After the message has been sent, return to the device on which the app is running and look for a notification indicator in the top status bar. Once the indicator appears, slide downward from the status bar to view the notification which will contain the message text entered when the notification was composed within the Firebase console:


A Firebase remote notification arrives on an Android device

Figure 54-5


Tapping the notification will launch the FirebaseNotify app.


Including Custom Data within the Notification

Firebase messaging also provides the option to pass key-value based data within the notification. This data can then be retrieved by the activity that is launched when the notification is selected on the device. The key-value data pairs to be included with the notification are specified from within the Advanced options section of the message composition screen. Figure 54-6, for example, shows two custom data pairs configured for a notification:


Specifying custom key value data for a Firebase notification

Figure 54-6


Within the activity launched when the user taps the notification on the device, the getIntent() method may be used to obtain a reference to the Intent object that triggered the launch. Calling the getExtras() method on that Intent will return a Bundle object containing the custom data.

The value associated with each key may be accessed by passing through the key value to getString() method of the Bundle object.

Edit the FirebaseNotifyActivity.java file and modify the onCreate() method to extract the value for a key of “MyKey1” and display that value on the myTextView widget in the activity user interface layout:

@Override
protected void onCreate(Bundle savedInstanceState) {
    super.onCreate(savedInstanceState);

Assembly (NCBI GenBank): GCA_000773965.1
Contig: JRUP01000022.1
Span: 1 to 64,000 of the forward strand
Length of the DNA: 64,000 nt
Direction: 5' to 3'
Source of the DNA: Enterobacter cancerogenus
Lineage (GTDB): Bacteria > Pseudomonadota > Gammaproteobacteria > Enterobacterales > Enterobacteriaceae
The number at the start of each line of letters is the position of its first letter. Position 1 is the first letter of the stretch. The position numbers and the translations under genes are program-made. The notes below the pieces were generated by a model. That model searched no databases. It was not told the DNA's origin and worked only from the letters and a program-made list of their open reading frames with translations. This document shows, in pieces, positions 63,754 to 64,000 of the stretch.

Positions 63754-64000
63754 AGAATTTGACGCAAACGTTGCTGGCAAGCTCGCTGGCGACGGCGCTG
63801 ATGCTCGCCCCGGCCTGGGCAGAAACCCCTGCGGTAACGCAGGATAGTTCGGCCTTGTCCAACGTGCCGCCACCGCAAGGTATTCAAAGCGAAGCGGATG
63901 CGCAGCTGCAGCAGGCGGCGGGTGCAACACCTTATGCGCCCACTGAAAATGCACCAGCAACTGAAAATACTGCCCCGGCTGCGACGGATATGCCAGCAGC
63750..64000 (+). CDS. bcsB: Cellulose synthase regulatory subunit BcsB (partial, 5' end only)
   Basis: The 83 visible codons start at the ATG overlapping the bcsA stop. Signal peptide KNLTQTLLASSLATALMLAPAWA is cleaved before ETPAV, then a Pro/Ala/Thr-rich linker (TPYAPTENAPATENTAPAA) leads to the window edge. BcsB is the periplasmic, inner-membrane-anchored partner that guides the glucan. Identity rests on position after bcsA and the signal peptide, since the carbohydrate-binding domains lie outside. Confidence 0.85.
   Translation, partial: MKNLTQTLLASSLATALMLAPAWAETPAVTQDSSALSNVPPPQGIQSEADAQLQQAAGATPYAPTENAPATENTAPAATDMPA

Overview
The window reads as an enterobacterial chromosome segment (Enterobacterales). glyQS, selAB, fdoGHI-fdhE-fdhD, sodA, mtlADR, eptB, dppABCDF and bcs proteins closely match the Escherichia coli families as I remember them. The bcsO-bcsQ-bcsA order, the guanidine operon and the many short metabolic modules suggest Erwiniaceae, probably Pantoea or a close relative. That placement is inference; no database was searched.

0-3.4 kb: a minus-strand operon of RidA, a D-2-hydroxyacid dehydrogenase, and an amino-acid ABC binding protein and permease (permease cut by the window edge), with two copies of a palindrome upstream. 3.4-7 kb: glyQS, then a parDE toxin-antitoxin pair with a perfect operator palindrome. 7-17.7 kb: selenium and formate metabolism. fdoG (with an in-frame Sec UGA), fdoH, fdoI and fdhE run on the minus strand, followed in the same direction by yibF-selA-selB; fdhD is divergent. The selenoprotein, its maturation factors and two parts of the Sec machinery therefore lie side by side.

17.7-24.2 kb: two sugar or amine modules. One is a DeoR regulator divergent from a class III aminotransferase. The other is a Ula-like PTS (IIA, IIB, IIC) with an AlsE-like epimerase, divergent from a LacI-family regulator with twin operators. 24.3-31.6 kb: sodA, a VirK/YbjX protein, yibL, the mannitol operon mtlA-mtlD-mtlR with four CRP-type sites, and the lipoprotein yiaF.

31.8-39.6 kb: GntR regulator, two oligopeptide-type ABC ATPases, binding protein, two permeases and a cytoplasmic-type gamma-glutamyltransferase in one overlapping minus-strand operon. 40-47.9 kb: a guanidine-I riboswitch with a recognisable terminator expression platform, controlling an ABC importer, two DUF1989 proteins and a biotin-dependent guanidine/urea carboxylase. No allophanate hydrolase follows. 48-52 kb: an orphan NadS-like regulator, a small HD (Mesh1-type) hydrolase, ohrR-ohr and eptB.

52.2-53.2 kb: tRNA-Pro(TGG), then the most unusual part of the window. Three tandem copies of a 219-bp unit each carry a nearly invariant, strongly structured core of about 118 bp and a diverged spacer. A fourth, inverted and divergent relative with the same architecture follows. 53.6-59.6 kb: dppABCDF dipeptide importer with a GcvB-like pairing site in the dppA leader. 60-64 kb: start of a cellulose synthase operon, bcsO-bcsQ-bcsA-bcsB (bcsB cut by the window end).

setContentView(R.layout.activity_firebase_notify);

    Bundle customData = getIntent().getExtras();

    if (customData != null) {

        TextView textView = (TextView) findViewById(R.id.myTextView);
        textView.setText(customData.getString("MyKey1"));
    }
}

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Build and run the app on a physical Android device and place it into the background. Using the Firebase console, compose a new message targeted at the FirebaseNotify app. Before sending the notification, open the Advanced options panel and enter MyKey1 as the key and a string of your choice as the corresponding value. Send the message, refer to the device on which the app is running and pull down the notification shade when the notification icon appears in the status bar. Tap the notification to launch the activity and note that the string entered into the value field is now displayed on the TextView widget. Custom data has successfully been passed from the Firebase console via a notification to the main activity of the app.

Foreground App Notification Handling

As previously outlined an app will not, by default, receive a Firebase notification if it is currently the foreground app. In order for a foreground app to receive the notification, it must implement a service that extends FirebaseMessagingService class and override the onMessageReceived() method within that class.